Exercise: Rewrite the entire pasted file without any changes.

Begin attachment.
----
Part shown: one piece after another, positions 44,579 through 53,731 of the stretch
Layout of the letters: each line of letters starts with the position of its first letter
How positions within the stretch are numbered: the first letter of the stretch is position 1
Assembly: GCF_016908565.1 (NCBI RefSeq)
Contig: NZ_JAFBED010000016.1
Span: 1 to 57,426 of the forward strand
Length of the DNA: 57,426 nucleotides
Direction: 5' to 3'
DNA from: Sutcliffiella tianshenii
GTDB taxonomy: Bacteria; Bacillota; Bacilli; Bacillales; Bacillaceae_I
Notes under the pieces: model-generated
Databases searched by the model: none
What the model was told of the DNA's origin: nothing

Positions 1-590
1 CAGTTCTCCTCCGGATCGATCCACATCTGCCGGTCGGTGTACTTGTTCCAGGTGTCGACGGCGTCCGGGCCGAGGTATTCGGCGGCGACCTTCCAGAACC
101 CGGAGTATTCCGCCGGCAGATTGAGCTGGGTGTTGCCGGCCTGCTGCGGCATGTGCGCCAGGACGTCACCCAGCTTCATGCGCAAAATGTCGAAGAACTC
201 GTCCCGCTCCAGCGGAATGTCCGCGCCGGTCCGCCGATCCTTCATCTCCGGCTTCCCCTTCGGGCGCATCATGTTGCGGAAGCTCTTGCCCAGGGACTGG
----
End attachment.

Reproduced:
Part shown: one piece after another, positions 44,579 through 53,731 of the stretch
Layout of the letters: each line of letters starts with the position of its first letter
How positions within the stretch are numbered: the first letter of the stretch is position 1
Assembly: GCF_016908565.1 (NCBI RefSeq)
Contig: NZ_JAFBED010000016.1
Span: 1 to 57,426 of the forward strand
Length of the DNA: 57,426 nucleotides
Direction: 5' to 3'
DNA from: Sutcliffiella tianshenii
GTDB taxonomy: Bacteria; Bacillota; Bacilli; Bacillales; Bacillaceae_I
Notes under the pieces: model-generated
Databases searched by the model: none
What the model was told of the DNA's origin: nothing

Positions 1-590
1 CAGTTCTCCTCCGGATCGATCCACATCTGCCGGTCGGTGTACTTGTTCCAGGTGTCGACGGCGTCCGGGCCGAGGTATTCGGCGGCGACCTTCCAGAACC
101 CGGAGTATTCCGCCGGCAGATTGAGCTGGGTGTTGCCGGCCTGCTGCGGCATGTGCGCCAGGACGTCACCCAGCTTCATGCGCAAAATGTCGAAGAACTC
201 GTCCCGCTCCAGCGGAATGTCCGCGCCGGTCCGCCGATCCTTCATCTCCGGCTTCCCCTTCGGGCGCATCATGTTGCGGAAGCTCTTGCCCAGGGACTGG